Jay Martin is executive director of the Community Housing Improvement Program (CHIP), a trade organization for rent stabilized property owners that has lobbied for legislation that would allow for rent increases upon vacancy following a tenancy of at least 10 years. 

But on Friday, he acknowledged that there seems to be more interest in increasing the value of renovations that can contribute to a rent increase, known as Individual Apartment Improvements (IAIs). The current cap is $15,000 over 15 years, a percentage of which can be passed on to the tenant. 

“They opened the door a little bit for some IAI changes, and that honestly changed the conversation quite a bit in a way, I’ll be honest, I wasn’t expecting,” Martin said. 

John Leyva, a longtime Brooklyn tenant, attended Thursday’s action. His rent is regulated through the federal Low-Income Housing Tax Credit program. Rollbacks to  the HSTPA would be unacceptable, he said, going “back to the days when tenants were being harassed, and tenants were being displaced.” 

Chris Janaro

Leyva also lamented the fact that his own family can’t afford to live in the city anymore, leading to separation from his loved ones.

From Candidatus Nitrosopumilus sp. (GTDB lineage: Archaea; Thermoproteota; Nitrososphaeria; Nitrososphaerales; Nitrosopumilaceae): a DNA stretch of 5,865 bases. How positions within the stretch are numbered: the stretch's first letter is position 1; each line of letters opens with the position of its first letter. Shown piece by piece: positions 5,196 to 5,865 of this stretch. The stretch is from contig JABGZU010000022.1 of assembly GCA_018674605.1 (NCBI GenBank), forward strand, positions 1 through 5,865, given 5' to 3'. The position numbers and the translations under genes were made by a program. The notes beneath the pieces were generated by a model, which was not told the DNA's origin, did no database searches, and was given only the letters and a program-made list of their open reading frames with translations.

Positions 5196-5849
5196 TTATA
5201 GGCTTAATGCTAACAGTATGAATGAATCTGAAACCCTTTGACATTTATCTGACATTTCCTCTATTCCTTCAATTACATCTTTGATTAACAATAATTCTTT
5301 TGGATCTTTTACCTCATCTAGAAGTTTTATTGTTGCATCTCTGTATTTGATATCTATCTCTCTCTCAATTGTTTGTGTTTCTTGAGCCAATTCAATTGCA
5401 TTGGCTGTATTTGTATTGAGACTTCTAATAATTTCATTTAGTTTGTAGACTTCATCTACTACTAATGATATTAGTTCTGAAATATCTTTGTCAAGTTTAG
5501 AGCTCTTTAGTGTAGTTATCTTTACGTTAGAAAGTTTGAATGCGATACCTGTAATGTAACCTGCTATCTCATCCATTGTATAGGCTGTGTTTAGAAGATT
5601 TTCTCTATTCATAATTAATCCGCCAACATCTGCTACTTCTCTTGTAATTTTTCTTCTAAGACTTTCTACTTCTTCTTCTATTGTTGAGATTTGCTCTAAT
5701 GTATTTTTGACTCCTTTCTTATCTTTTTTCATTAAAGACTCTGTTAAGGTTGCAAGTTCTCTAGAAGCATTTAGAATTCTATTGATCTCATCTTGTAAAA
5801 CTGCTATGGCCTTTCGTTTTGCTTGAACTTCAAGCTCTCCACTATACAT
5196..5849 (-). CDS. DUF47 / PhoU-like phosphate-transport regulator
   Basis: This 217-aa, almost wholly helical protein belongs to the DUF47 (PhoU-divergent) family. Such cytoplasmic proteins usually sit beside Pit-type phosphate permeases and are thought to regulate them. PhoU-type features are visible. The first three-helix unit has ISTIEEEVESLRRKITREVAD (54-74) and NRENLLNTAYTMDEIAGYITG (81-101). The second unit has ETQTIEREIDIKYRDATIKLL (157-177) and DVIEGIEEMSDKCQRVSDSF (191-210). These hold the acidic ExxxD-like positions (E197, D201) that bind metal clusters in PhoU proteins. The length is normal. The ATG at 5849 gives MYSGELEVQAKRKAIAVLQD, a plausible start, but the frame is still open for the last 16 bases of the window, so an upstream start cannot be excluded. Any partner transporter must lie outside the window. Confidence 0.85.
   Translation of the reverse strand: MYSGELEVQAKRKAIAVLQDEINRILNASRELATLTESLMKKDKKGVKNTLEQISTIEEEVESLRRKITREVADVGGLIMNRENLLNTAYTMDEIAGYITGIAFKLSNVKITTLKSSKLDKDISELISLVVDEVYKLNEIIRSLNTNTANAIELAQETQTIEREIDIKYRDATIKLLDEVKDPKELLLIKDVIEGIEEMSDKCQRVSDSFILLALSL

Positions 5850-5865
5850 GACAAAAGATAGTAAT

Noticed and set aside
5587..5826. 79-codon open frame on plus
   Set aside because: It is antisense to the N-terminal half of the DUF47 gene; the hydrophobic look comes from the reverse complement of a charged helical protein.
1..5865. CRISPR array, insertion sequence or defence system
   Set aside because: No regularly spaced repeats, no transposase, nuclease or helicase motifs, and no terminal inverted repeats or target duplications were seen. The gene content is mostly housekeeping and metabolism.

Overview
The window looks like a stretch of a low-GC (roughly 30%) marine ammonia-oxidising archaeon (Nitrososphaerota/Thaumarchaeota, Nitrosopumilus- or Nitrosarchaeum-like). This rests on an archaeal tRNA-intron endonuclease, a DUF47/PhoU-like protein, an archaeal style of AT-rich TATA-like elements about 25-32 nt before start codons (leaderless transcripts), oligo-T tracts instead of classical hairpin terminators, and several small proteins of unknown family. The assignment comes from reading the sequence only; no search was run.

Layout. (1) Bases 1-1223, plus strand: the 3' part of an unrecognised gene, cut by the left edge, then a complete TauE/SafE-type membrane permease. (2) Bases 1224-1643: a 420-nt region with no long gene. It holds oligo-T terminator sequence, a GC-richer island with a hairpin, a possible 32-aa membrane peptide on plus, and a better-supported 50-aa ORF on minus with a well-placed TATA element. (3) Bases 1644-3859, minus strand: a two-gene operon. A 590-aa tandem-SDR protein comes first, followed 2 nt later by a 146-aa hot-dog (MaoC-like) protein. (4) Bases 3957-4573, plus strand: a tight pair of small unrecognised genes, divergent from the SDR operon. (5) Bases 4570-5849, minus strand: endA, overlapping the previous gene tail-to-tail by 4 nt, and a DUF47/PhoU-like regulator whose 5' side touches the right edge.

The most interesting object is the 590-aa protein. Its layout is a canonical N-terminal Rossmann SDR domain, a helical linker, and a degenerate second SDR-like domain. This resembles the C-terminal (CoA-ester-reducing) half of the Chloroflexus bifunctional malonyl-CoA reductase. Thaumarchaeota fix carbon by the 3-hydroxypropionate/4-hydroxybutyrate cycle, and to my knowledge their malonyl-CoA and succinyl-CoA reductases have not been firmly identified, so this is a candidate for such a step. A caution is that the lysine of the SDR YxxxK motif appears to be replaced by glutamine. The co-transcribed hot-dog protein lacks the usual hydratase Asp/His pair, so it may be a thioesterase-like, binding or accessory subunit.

“My son lives in Florida now because he couldn’t live here in New York; he had a good 32BJ union job and everything,” he said. “And so my grandkids, I can only see them every once in a while instead of being able to help raise them here because of this situation. It wasn’t a job. It was just he couldn’t get housing.”

“The right to express views on important public policy matters is a bedrock of democracy,” said REBNY President James Whelan in a statement after the protest. “We remain focused on advancing policies that meaningfully address the housing crisis New Yorkers face every day.” 

Mike McKee, treasurer of Tenants PAC, was among those arrested on Thursday. At 84, he has advocated for decades to protect and expand tenant protections, including for the state’s rent stabilized households, roughly 1 million of whom live in New York City. 

Chris Janaro

The proposed “Good Cause” bill would give tenants in unregulated housing a new defense against eviction so long as they keep up with rent and comply with their leases.

The whole ordeal, from arrest to release, took about two-and-a-half hours—a blip compared to the decades McKee estimates he and others spent fighting for the passage of the HSTPA. It would all be worth it for a final deal with undiluted good cause legislation and a new housing voucher program, that also protects those 2019 gains. 

“I decided to get arrested even though at this point it’s kind of physically hard for me to do this anymore,” he told City Limits Friday morning. “I’m sick and tired of the real estate lobby and REBNY basically dictating what happens with legislation and using our rent money to do it.”